with the mcp-x, as long as you fly it over grass, and make a effort to reduce, or cut the throttle before it hits the ground, is normally fine. pick it up, start over. big wear items are the rotor-head linkages, main gear, and the poor hollow cf tail boom– the typical upgrade is a solid cf version.

        compared to my b400– one crash will typically damage the blades, flybar, feathering shaft, main shaft, some of the linkages between the swashplate, and sometimes servo gears.

        my total replacement cost since buying the mcp-x is less then $30. total replacement cost of my b400 is currently over $400.

  10. exarmycrewchief says:

    I have seen an Apache attack heli do a complete barrel roll, as the Army was beginning to field them back in the 80’s. The test pilot at the controls was doing demo flights for the several aviation units on my base. SOME full scale heli’s have capabilities I’d rather not be a participant of.

    As to inverted flight with a semi articulated or full articulated main rotor, yes, it can be done. Depends entirely on how the controls and fuel/lubrication systems are set up. It requires VERY careful planning of the pilot before attempting.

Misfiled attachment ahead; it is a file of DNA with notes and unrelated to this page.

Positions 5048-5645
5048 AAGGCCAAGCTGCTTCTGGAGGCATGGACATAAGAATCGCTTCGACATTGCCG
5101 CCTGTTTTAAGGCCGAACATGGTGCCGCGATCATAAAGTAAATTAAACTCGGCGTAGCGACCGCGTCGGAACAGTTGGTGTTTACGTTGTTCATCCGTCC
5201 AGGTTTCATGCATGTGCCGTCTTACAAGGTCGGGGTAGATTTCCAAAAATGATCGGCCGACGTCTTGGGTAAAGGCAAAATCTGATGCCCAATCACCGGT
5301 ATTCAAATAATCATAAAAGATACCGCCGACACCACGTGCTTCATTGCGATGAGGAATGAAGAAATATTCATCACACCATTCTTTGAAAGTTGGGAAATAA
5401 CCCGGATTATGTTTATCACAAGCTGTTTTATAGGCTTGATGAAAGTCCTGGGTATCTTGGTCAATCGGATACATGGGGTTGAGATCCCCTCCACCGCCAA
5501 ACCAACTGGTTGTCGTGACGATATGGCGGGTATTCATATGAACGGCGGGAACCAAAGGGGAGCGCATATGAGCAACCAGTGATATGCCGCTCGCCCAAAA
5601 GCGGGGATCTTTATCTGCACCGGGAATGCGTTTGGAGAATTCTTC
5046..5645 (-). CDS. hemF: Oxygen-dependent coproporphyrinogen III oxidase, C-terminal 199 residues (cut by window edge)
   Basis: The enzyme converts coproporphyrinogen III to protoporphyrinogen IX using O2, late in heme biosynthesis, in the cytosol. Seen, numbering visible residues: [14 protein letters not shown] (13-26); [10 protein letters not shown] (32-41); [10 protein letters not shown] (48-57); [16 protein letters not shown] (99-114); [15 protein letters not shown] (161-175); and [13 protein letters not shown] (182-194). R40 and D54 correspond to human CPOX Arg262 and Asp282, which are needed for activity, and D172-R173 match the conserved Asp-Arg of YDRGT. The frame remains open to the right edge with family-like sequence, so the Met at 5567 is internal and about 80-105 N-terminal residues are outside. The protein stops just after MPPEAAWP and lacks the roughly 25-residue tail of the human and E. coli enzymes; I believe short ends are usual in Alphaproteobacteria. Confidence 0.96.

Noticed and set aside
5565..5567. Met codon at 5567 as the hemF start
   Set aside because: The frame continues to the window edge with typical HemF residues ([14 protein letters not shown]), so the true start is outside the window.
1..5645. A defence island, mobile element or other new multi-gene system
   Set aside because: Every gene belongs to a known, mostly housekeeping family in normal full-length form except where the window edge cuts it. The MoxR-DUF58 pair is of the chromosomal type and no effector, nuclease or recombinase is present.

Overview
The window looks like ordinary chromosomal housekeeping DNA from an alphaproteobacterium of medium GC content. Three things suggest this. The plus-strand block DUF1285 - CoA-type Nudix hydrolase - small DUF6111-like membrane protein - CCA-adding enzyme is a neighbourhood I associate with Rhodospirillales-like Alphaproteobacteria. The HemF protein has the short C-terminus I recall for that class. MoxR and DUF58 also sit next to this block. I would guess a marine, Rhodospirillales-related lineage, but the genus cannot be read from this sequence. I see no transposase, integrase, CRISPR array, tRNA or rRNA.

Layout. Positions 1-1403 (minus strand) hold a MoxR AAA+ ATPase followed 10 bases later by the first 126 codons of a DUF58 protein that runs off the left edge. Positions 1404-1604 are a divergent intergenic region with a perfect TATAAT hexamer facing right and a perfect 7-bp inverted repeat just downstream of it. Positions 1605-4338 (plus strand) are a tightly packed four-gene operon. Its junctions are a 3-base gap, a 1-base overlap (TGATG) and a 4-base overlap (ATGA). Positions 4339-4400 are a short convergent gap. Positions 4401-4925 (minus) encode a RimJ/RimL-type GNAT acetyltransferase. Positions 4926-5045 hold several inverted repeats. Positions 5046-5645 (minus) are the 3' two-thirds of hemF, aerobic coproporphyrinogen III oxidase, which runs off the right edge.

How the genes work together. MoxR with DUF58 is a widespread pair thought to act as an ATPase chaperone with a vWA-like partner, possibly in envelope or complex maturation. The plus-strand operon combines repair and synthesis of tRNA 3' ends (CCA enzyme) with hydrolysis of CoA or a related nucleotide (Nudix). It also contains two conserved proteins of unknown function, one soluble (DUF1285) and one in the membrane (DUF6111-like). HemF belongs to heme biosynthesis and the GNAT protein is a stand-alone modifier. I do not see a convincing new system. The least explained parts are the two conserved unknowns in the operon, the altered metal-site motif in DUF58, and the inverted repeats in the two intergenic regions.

11. Sanyee says:

    And now someone HAS to do it on a REAL helicopter! Of course setting the whole thing up so it can be remotely controlled, because the “meat servo”. But if someone would do it, and do nearly the same things (I’m not sure, but I think that they couldn’t really do it on a real one, because the mass of the real helicopter…) that would be really mind-blowing…

    PS, correct me if you think that it could be done just like on the RC helicopter…

    • Evan says:

      One thing that tends to affect real helicopters more than model ones is the flexibility of the blades. On the model ones the blades are more or less rigid, and if the head is rigid too then there’s very little chance of the blades hitting the tail boom.